Following a traditional diagnostic arthroscopy of the knee [28], a standard shaver (Excalibur Blade, Arthrex, Inc., USA) Ø 4.0 mm in oscillate mode with suction was used to debride the deep layer of the retinaculum through traditional anteromedial and anterolateral portals with the knee in extension, as shown in Figure 1. The shaver was placed in the anteromedial portal, while the optical unit was introduced via the anterolateral portal to debride the inner lateral retinaculum. Partial resection of the Hoffa fat was performed to improve the visualization of the compartments beginning with the portal. The shaver should be moved over the inner retinaculum with an intermittent radial movement along a radius that begins in the portal and ends at the site of the debridement in a “windscreen movement,” displacing the shaver from the portal to the posterior compartment of the knee surrounding the retinaculum and ending with a displacement to the middle line of the knee. The same procedure is repeated for the contralateral portal. The shaver should never be static to avoid ligamentous damage, for example, by debriding layer II of the retinaculum. When debridement ends, the shaver is shifted into the anterolateral portal and the optical unit is introduced via the anteromedial portal to debride the deep medial layer of the retinaculum. Typically, the medial layer is thicker than the lateral layer. Hence, when the lateral layer is debrided, it is possible to obtain two sublayers where the last layer can be debrided using a basket punch. Vascular roots of the geniculate vessels should not be visible after the debridement, but if the vascular vessels are visible, it is recommendable to coagulate the capsular vessels with radiofrequency (ApolloRF, Arthrex, Inc., USA). The average duration of the procedure is ∼3 to 5 min, and we used the same rehabilitation management as is used for traditional meniscal repairs, which lasts ∼3 months post-surgery; the return to sport is expected to start during this period in some patients. However, according to a systematic meta-analysis of 453 studies, the average rehabilitation period was 5.6 months, with a range of 3 to 8 months [29].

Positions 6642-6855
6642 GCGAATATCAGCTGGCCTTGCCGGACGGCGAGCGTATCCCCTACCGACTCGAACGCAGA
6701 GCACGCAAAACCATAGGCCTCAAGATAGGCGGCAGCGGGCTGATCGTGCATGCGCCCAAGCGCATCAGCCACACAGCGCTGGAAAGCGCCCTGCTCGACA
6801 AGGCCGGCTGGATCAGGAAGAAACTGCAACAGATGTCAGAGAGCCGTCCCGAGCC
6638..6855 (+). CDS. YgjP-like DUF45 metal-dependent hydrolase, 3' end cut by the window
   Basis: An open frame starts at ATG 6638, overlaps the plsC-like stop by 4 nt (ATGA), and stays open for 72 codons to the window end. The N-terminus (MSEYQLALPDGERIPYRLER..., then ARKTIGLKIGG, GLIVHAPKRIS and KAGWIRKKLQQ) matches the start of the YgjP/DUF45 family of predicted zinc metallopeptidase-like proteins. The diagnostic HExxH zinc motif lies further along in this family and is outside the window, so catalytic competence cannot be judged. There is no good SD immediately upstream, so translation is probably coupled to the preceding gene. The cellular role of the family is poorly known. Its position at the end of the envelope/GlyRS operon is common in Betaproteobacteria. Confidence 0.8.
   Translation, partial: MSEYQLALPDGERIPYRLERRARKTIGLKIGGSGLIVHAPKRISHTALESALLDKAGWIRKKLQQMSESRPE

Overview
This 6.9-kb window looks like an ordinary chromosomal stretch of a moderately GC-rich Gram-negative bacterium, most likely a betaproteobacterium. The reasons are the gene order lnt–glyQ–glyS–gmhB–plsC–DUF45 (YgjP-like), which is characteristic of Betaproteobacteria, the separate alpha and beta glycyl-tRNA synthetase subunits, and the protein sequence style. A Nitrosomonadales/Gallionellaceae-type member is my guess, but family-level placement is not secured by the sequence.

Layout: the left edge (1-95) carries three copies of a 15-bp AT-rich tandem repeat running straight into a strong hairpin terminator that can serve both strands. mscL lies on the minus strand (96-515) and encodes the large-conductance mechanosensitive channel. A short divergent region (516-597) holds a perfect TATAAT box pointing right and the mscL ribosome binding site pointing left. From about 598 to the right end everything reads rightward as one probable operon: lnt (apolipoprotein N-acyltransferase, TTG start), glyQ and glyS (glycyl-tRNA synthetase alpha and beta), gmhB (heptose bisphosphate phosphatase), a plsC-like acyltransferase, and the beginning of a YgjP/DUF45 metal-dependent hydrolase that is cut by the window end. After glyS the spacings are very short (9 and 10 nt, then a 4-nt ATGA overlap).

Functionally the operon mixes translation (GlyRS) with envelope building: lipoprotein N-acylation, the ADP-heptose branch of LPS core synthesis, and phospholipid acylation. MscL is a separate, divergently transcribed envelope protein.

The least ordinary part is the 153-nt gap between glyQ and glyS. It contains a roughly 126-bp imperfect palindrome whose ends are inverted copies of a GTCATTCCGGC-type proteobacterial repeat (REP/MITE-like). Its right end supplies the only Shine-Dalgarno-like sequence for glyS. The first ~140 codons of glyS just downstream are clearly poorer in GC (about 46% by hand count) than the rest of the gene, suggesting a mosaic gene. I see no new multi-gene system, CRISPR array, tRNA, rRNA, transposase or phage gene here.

All surgical procedures were performed by the same senior surgeon (RY) who has more than 20 years of experience in arthroscopic meniscal repairs and by a second assistant surgeon (LS, FV, GC, AS, CS, HZ, or SA). The second surgeon was one of the six specialized arthroscopy knee surgeons who were part of this study. The inclusion criteria for the surgeons in this study were (i) specialized arthroscopic knee surgeons from the MEDS Clinic, (ii) fellowship in knee surgery for at least one year, (iii) professional experience as a specialist knee surgeon for at least 5 years, and (iv) excellent follow-up of their operated patients. The exclusion criteria were (i) no experience with meniscal repairs, (ii) not familiarized with the protocol of the study, (iii) history of repetitive surgery failures, and (iv) poor ability with arthroscopy instruments.